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I have suggested this one before, but breaking up Europe into the drainage basins of the various rivers and grouping these by which sea they empty into gives a "natural" grouping of European countries and regions. You can see a lot of historical political units in this map:

(http://en.wikipedia.org/wiki/Water_divide)

Examples: the Ostsee basin is the Hansa you're talking about now. Donau is the Austro-Hungarian Empire. You can see the contour of Switzerland at the south end of the Rhine Basin. The border between Castilla and Aragon, between the French speaking and the Germanic regions are visible, and so on...

We have met the enemy, and he is us — Pogo

by Migeru (migeru at eurotrib dot com) on Sat Dec 8th, 2007 at 06:52:44 PM EST
[ Parent ]
interesting concept...

You can't be me, I'm taken
by Sven Triloqvist on Sat Dec 8th, 2007 at 06:55:24 PM EST
[ Parent ]
Finland doesn't appear to have any significant drainage. Is the 'stability' of lakes archetypal? ;-=

You can't be me, I'm taken
by Sven Triloqvist on Sat Dec 8th, 2007 at 06:59:05 PM EST
[ Parent ]
The wikipedia map is incomplete. Finland has a long list of rivers and most of the country drains into the Baltic sea anyway:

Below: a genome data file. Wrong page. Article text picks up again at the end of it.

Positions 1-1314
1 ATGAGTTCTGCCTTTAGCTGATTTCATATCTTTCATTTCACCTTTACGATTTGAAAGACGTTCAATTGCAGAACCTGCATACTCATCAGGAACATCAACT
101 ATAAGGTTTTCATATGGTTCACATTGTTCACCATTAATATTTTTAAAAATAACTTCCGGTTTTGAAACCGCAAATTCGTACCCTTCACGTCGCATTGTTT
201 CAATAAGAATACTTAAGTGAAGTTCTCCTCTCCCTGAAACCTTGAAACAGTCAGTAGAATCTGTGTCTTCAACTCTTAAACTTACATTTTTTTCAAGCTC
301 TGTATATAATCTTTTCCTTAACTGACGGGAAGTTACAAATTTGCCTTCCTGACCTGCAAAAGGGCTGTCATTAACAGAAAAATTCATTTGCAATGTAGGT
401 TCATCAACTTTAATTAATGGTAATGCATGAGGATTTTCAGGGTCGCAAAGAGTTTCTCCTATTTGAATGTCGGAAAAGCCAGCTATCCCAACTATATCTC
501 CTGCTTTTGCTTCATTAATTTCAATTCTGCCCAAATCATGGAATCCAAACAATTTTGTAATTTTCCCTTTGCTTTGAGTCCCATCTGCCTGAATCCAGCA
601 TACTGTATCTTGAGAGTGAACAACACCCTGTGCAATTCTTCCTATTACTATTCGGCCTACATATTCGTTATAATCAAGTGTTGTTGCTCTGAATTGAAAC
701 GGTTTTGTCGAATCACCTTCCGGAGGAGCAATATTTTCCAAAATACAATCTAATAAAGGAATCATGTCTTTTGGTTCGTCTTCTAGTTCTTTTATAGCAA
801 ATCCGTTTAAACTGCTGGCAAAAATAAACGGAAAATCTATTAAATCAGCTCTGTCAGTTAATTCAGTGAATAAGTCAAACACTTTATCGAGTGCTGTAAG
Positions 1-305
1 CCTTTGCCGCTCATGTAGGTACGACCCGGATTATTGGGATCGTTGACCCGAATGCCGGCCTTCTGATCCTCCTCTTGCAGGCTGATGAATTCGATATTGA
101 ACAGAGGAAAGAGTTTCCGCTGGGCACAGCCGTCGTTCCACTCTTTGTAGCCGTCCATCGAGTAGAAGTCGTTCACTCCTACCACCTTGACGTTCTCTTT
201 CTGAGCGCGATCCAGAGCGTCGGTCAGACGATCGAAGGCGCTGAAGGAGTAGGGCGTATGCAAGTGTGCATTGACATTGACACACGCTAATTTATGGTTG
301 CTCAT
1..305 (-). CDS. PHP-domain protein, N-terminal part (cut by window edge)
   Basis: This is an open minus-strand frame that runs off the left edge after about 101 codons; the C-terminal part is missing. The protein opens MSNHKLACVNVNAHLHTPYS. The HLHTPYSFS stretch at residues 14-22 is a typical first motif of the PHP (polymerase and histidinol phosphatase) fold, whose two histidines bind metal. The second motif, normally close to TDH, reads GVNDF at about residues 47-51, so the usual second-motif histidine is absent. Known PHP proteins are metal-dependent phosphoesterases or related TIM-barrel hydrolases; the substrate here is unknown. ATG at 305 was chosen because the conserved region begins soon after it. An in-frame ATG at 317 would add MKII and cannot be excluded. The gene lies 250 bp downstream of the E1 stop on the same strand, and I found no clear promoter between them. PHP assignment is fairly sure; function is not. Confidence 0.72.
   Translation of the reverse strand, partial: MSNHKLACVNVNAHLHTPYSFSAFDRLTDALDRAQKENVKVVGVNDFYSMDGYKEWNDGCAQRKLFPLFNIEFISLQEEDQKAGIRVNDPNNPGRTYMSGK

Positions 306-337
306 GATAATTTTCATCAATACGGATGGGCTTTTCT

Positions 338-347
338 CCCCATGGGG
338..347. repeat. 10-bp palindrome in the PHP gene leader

(http://www.grida.no/baltic/)

(right-click on the image to see it larger)

We have met the enemy, and he is us — Pogo

by Migeru (migeru at eurotrib dot com) on Sat Dec 8th, 2007 at 07:11:01 PM EST
[ Parent ]
Damn those cartographers! I'd still like to believe that there are cultural/geographic folk memories that have an influence on historical social development. How has the flatness of the Netherlands affected the development of particular society ? The insularity of the UK? The DNA segregation of the Glens, the Atlantic for the Portuguese, the wilderness of the Steppes etc.

Particular geographical matrices fill 'classical' European literature. Before metropolii you lived in a landscape that affected every part of your life. How long does that 'folk memory' survive down through the generations?

You can't be me, I'm taken

by Sven Triloqvist on Sat Dec 8th, 2007 at 07:26:43 PM EST
[ Parent ]
There was a time, not so long ago, when travelling between basins necessarily involved crossing a mountain ridge. Most people didn't do it, and neither did most trade, so you naturally get a horizon that doesn't extend beyond the boundaries of your home basin, for generations. Travel and trade by sea was easier so you get natural political and economic units around seas.

We have met the enemy, and he is us — Pogo
by Migeru (migeru at eurotrib dot com) on Sat Dec 8th, 2007 at 07:33:20 PM EST
[ Parent ]
One might almost talk about the influence of gravity upon trade. Something sadly lacking today, I feel.

You can't be me, I'm taken
by Sven Triloqvist on Sat Dec 8th, 2007 at 07:40:58 PM EST
[ Parent ]
by Sargon on Tue Dec 11th, 2007 at 07:01:27 AM EST
[ Parent ]
It's not based on any new ideas.

We have met the enemy, and he is us — Pogo
by Migeru (migeru at eurotrib dot com) on Sat Dec 8th, 2007 at 07:11:34 PM EST
[ Parent ]

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